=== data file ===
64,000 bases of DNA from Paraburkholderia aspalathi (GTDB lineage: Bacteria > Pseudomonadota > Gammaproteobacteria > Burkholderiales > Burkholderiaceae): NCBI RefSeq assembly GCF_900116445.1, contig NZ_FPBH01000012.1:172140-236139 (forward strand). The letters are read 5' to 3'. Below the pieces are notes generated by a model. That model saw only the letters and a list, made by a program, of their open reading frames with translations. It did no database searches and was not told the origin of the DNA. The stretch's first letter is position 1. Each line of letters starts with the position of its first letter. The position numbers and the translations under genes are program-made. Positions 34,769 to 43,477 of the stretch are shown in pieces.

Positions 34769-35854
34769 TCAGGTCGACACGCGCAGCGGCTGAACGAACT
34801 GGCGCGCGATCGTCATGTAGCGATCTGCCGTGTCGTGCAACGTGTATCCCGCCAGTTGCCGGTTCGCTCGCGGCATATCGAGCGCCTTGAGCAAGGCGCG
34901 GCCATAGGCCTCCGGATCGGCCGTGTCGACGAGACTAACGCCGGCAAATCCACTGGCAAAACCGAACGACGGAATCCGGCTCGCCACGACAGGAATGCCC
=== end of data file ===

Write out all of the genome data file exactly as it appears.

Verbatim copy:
64,000 bases of DNA from Paraburkholderia aspalathi (GTDB lineage: Bacteria > Pseudomonadota > Gammaproteobacteria > Burkholderiales > Burkholderiaceae): NCBI RefSeq assembly GCF_900116445.1, contig NZ_FPBH01000012.1:172140-236139 (forward strand). The letters are read 5' to 3'. Below the pieces are notes generated by a model. That model saw only the letters and a list, made by a program, of their open reading frames with translations. It did no database searches and was not told the origin of the DNA. The stretch's first letter is position 1. Each line of letters starts with the position of its first letter. The position numbers and the translations under genes are program-made. Positions 34,769 to 43,477 of the stretch are shown in pieces.

Positions 34769-35854
34769 TCAGGTCGACACGCGCAGCGGCTGAACGAACT
34801 GGCGCGCGATCGTCATGTAGCGATCTGCCGTGTCGTGCAACGTGTATCCCGCCAGTTGCCGGTTCGCTCGCGGCATATCGAGCGCCTTGAGCAAGGCGCG
34901 GCCATAGGCCTCCGGATCGGCCGTGTCGACGAGACTAACGCCGGCAAATCCACTGGCAAAACCGAACGACGGAATCCGGCTCGCCACGACAGGAATGCCC